created. By the user interface, we mean an interface between
the user and the computer system. These interfaces are
critical to the overall success of the implementation
process. Interface issues are the greatest system risk
because these failures can be invisible initially. Lack of
systemic consideration of users and tasks often results
in poor user interface. Poorly designed user interface
account for unintended adverse consequence leading
to decreased time efficiency, poor quality of care and
increased threat to patient safety. Improperly designed
user interface fail to deliver the much needed quality of
care, which lead to user dissatisfaction. The faulty user
interface issue, which was small earlier on, increases over
a period of time that leads to abandonment of EHR.
Maintenance and testing of these interfaces on a routine
basis is essential in controlling this major risk. Practice
disruption during EHR implementation can negatively
impact the quality of care or endanger patient safety
along with financial loss.[21]
Integrity assures that the data is accurate and has not
been changed. EHRs serve as a way to improve the
patient’s safety by reducing healthcare errors, reduce
health disparities and improve the health of the public.[22]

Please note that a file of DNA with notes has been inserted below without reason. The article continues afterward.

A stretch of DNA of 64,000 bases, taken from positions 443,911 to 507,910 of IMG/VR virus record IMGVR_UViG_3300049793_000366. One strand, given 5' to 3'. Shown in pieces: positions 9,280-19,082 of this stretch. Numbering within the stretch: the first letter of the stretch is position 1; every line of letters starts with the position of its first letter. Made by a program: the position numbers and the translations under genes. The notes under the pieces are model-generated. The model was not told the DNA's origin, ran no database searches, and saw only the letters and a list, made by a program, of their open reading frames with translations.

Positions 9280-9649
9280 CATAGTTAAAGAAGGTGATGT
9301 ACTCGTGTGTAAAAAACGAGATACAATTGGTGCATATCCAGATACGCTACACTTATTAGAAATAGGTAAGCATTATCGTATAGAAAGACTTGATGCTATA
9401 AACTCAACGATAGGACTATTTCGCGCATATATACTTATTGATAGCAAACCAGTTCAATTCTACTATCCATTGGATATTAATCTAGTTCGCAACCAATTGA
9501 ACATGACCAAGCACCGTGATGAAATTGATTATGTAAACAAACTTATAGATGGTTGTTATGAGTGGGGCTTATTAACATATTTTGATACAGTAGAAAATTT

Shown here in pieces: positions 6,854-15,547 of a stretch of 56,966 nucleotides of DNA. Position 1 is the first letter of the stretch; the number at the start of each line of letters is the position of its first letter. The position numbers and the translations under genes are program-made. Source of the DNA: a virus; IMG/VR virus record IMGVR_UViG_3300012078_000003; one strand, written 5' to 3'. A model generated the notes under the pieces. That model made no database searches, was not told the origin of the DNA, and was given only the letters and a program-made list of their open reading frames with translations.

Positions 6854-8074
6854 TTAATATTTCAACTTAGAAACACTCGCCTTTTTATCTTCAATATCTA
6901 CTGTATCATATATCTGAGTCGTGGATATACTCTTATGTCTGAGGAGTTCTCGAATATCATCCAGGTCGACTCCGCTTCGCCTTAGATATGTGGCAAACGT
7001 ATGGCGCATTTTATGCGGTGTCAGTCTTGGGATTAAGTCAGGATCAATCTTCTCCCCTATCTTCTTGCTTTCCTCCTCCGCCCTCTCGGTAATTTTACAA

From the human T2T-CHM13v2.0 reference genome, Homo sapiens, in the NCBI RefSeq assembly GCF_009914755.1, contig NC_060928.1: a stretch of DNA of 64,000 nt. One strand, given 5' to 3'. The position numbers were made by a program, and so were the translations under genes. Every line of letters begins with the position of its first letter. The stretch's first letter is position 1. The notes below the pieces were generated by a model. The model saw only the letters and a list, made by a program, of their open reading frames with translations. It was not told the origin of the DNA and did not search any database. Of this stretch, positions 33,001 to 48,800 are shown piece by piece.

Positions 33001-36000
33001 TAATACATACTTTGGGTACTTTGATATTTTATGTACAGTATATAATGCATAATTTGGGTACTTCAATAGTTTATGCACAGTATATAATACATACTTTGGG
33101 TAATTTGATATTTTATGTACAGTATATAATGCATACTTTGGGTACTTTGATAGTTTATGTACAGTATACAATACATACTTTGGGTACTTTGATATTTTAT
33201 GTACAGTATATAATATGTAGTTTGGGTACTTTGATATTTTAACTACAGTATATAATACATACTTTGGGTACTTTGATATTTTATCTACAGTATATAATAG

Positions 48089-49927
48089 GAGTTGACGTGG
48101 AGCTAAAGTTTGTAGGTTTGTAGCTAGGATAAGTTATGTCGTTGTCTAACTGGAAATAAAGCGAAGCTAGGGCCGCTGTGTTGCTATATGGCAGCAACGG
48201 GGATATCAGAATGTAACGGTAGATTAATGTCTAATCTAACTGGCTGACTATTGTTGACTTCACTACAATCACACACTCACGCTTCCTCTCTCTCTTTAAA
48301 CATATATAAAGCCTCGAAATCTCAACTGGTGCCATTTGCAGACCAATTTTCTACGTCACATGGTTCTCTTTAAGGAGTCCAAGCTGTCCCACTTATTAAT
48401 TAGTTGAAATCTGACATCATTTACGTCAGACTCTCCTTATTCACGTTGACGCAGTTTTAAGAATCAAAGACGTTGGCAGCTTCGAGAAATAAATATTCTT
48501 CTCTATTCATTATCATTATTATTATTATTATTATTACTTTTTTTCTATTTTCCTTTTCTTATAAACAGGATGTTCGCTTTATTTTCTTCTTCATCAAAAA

However, concerns have been raised about the accuracy
and reliability of data entered into the electronic record.
Inaccurate representation of the patient’s current condition
and treatment occurs due to improper use of options such
as “cut and paste”. This practice is unacceptable because
it increases the risk for patients and liability for clinicians
and organizations.[16,23] Another feature that can cause a
problem in the data integrity is the drop down menu and
disposition of relevant information in the trash. Such
menus limit the choices available to the clinician who in a
Perspectives in Clinical Research | April-June 2015 | Vol 6 | Issue 2
Ozair, et al.: Ethical issues in electronic health records
hurry may choose the wrong one leading to major errors.
Clinicians and vendors have been working to resolve
software problems to make EHRs both user‑friendly and
Loss or destruction of data occurs during data transfer;
this raises concerns about the accuracy of the data base
as patient care decisions are based on them.[24] A growing
problem is of medical identity theft. This results in
the input of inaccurate information into the record of